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Personal Shopper review: Kristen Stewart’s newest combines high fashion with supernatural scares

March 16, 2017

Film + EntertainmentReview | by Cormac O'Brien


 

Director Olivier Assayas new feature Personal Shopper, much like its predecessor Clouds of Sils Maria, finds Kristen Stewart in an assistant role. An unusual collaboration of high fashion and the supernatural, this time Stewart takes the dramatic lead. Successfully combining Hollywood glamour with European arthouse cinema sensibilities, Stewart’s simple understated performance stands toe-to-toe with Assayas’ otherworldly subtleties and opulent high fashion aesthetics.

Stewart’s plays Maureen Cartwright, an American living in Paris, unwilling to move on from the death of her twin brother, Lewis. Lewis who was a spiritual medium in life made a pact with her: whoever dies first, will send a message from the after-life. The film’s opening scenes find Maureen camping outside at Lewis’ rather disconcertingly empty old Victorian house in the French countryside where he lived there with his girlfriend Lara (Sigrid Bouaziz), who is reluctant to join Maureen on her mission of contacting him.

We follow Maureen around Paris, peeking into her life as a personal shopper to famous fashion model/ designer, Kyra (Nora von Waldstätten). Maureen zooms around Paris on her Vespa; from Chanel to Cartier, atelier to atelier, dropping bags and bags of shopping back to Kyra’s flat at the end of every day. Maureen never warms to the spoilt Kyra. Continuously exposed to all these exclusive, beautiful, sought-after garments and the lavish surroundings; she remains in an everyday attire of jeans and jumpers.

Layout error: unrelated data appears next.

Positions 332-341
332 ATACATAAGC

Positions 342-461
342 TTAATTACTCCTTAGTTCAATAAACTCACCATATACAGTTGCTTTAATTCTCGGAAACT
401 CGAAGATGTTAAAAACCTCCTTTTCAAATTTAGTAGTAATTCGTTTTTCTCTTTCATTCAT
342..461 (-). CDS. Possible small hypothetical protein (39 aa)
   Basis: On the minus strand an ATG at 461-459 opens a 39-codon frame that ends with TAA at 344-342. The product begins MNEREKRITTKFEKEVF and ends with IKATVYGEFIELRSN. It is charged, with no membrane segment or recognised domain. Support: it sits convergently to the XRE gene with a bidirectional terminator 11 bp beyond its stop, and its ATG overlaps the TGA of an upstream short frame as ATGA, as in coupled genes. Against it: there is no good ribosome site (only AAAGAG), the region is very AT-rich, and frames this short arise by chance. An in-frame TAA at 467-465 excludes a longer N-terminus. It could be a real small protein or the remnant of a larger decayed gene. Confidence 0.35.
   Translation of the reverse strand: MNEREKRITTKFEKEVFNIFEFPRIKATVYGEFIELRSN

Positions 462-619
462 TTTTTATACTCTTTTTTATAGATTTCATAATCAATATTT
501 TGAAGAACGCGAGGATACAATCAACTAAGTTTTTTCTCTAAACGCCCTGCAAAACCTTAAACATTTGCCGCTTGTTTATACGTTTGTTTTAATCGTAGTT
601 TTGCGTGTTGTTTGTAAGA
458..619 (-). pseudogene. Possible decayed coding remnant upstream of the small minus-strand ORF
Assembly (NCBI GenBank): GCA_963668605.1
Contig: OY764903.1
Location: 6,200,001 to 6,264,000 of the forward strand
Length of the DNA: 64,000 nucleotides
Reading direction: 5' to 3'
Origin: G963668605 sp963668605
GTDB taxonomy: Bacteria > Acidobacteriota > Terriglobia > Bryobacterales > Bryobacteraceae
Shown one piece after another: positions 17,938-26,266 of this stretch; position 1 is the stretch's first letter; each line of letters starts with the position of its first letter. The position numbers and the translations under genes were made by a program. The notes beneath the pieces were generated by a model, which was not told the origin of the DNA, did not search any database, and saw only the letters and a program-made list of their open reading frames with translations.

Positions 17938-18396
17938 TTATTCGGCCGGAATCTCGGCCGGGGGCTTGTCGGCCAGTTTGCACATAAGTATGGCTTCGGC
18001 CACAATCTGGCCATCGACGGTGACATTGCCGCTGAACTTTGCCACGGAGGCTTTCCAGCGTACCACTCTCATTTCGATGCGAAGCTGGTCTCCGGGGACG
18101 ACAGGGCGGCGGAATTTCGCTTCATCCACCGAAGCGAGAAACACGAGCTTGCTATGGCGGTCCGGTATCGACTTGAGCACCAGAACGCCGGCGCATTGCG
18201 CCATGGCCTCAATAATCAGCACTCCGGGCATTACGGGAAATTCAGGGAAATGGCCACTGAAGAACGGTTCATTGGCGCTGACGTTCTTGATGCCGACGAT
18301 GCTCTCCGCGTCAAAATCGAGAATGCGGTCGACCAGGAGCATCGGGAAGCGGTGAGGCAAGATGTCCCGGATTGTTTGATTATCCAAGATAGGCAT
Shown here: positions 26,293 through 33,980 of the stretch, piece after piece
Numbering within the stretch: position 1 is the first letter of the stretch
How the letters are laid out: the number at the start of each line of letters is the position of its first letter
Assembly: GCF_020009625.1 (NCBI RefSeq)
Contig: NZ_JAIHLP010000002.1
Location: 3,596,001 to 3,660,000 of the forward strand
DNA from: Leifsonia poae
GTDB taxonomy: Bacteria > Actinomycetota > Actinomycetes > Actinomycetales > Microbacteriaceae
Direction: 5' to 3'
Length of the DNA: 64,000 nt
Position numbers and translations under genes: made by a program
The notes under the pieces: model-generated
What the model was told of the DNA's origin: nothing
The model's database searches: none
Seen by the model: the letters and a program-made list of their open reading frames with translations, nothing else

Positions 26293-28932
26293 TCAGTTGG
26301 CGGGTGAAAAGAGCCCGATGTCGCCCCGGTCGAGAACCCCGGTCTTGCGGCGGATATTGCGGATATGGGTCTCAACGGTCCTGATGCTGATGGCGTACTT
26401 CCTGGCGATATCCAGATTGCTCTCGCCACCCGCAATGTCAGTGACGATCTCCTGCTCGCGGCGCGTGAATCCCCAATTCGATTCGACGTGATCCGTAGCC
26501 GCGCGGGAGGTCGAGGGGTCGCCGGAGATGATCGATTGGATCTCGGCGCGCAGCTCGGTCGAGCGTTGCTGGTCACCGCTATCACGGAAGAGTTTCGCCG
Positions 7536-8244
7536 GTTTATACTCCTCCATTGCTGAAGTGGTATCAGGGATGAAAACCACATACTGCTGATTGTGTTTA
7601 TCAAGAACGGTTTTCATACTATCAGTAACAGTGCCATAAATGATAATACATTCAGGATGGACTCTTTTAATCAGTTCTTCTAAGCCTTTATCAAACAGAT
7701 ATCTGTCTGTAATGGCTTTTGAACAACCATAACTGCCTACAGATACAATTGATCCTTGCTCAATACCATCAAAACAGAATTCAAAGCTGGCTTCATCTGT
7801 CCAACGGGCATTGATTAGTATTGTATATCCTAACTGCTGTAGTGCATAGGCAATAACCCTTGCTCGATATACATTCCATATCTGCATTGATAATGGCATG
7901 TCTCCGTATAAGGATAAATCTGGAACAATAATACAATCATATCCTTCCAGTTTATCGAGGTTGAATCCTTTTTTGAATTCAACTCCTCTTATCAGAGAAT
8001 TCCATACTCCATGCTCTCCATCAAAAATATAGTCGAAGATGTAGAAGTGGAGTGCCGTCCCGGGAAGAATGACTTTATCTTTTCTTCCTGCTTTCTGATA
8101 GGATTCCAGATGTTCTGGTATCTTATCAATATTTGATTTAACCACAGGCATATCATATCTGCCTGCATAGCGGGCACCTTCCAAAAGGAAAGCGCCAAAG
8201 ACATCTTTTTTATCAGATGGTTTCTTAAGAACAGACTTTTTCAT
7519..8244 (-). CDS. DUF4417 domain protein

A connection is made; whether it’s with Lewis we are unsure. Even when viewers are witness to paranormal occurrences; such as visible shadows or white mists expelling cytoplasm; Assayas never differentiates between the real or imagined. The film’s supernatural element avoid being vulgar. At first, he keeps the film’s two strands separate; a cliff-hanger moment of unexplained noises and moving shadows is followed by a scene of flicking through designer dresses on a clothes rack. They converge when Maureen, on a shopping trip to London, receives a series of texts from an unknown number revealing personal information that only Lewis would have known.

Stewart is the queen of understatement; occupying scenes with silence and introspection, with muted moments in Personal Shopper showing her vast internal conflict. Like in Cloud of Sils Maria for Binoche’s character, there is an eventual personal breakthrough for Maureen. In coming to terms with her brother’s death she also realise that the possibility of the afterlife can be truly comforting.

Words by Daniel Theophanous

Personal Shopper is released in UK cinemas on the 17th of March